[Image of (an incandescent) light bulb, from the website "but does it float"]
In British Columbia there has been a recent onslaught of news, and spate of remonstrations, over the government-mandated phasing out of incandescent bulbs in favour of the compact fluorescent (CFL) version. The forced change comes under the guise of energy savings, but there is much concern that such a policy has not been properly considered. Critics, quite rightly, have pointed to factors such as the mercury content of CFL bulbs, the lack of proper recycling facilities and general education about bulb disposal (and other problems inherent even when bulbs are recycled), and the adverse health effects experienced by many who react badly to the light emitted. In addition, even the purported reason for the change -- energy savings -- may be moot in a cold country such as Canada, since the old incandescent bulbs produce heat as well as light, meaning the extra electricity they consume is not entirely "lost."
For these and other reasons many of us are simply not quite willing to let the incandescent bulb go just yet. I coincidentally found this artistic photo spread on the rather fun, artistic, whimsical website "but does it float". The headline for the piece is the scripture: "And the light shineth in darkness; and the darkness comprehended it not" -- words found at the beginning of the Gospel of John. Light speaks to our most primal fears, our desire for safety, comfort, and illumination. Fear of the dark is probably the most remembered childhood terror, with other fears -- monsters under the bed and whatnot -- being indirectly connected to it.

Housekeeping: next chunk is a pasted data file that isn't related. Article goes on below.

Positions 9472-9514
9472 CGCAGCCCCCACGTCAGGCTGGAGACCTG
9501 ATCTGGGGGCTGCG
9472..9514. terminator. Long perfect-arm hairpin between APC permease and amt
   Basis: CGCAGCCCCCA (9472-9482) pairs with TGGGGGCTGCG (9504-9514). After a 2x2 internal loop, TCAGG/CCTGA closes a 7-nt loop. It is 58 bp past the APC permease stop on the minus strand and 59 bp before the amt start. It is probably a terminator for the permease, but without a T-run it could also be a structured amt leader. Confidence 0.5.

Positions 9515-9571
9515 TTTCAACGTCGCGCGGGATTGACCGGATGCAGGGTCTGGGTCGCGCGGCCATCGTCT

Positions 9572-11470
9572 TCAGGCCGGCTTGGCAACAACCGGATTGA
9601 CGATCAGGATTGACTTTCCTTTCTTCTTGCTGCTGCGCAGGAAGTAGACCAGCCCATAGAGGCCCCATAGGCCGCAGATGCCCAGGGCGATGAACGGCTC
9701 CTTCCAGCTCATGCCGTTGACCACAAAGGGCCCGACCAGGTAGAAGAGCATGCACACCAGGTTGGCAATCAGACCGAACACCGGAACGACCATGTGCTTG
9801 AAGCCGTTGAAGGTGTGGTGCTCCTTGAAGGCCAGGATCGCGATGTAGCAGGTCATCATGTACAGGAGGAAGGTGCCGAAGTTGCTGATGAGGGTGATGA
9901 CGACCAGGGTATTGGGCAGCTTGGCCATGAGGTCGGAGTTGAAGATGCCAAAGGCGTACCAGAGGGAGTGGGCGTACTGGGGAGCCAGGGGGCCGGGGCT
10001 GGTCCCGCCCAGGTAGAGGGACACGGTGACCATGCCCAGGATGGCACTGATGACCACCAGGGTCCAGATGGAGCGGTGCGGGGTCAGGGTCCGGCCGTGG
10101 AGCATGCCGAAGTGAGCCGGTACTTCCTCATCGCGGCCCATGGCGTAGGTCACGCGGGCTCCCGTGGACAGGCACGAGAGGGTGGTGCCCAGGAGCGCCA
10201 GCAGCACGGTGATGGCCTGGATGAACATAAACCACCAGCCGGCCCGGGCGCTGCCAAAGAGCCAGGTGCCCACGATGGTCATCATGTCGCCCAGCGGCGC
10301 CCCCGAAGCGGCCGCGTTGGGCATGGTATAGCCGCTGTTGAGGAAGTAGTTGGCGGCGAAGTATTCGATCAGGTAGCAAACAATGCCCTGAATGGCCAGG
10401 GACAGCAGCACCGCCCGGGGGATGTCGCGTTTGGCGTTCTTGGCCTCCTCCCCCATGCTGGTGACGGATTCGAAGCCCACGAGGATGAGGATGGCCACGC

The invention of the light bulb is also associated with childhood; it is children who are instructed in the heroic tale of Thomas Alva Edison, who experimented with thousands of formulations before alighting (pun intended) on the correct filament to provide predictable and long-lasting light. (Yes, he was not the sole "inventor" of the light bulb, having stood on the shoulders of others, including an English inventor who created one of the first bulbs around the year 1800.) The story of Edison is usually retold as a morality play, somehow implying that we too should try and try again, even though many times such a course of action is not exactly desirable -- and could even lead to mental distress. Yet as an anecdote it has seemingly been popularized as long as we have had the incandescent light bulb and will perhaps, sadly, outlast them as well.
Somehow the "eureka" graphic or the happy light-man won't be the same without the incandescent bulb. Our world will also be different without the incandescent bulb. Perhaps they will stage an eleventh-hour comeback and still continue to bathe us in their warm and familiar glow.